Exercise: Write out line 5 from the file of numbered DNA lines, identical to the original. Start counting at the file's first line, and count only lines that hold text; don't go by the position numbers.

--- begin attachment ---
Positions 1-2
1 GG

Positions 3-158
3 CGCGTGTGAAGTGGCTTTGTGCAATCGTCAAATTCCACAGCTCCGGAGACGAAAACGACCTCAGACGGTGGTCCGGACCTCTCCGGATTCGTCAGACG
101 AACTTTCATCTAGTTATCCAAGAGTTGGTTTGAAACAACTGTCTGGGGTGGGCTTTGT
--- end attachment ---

101 AACTTTCATCTAGTTATCCAAGAGTTGGTTTGAAACAACTGTCTGGGGTGGGCTTTGT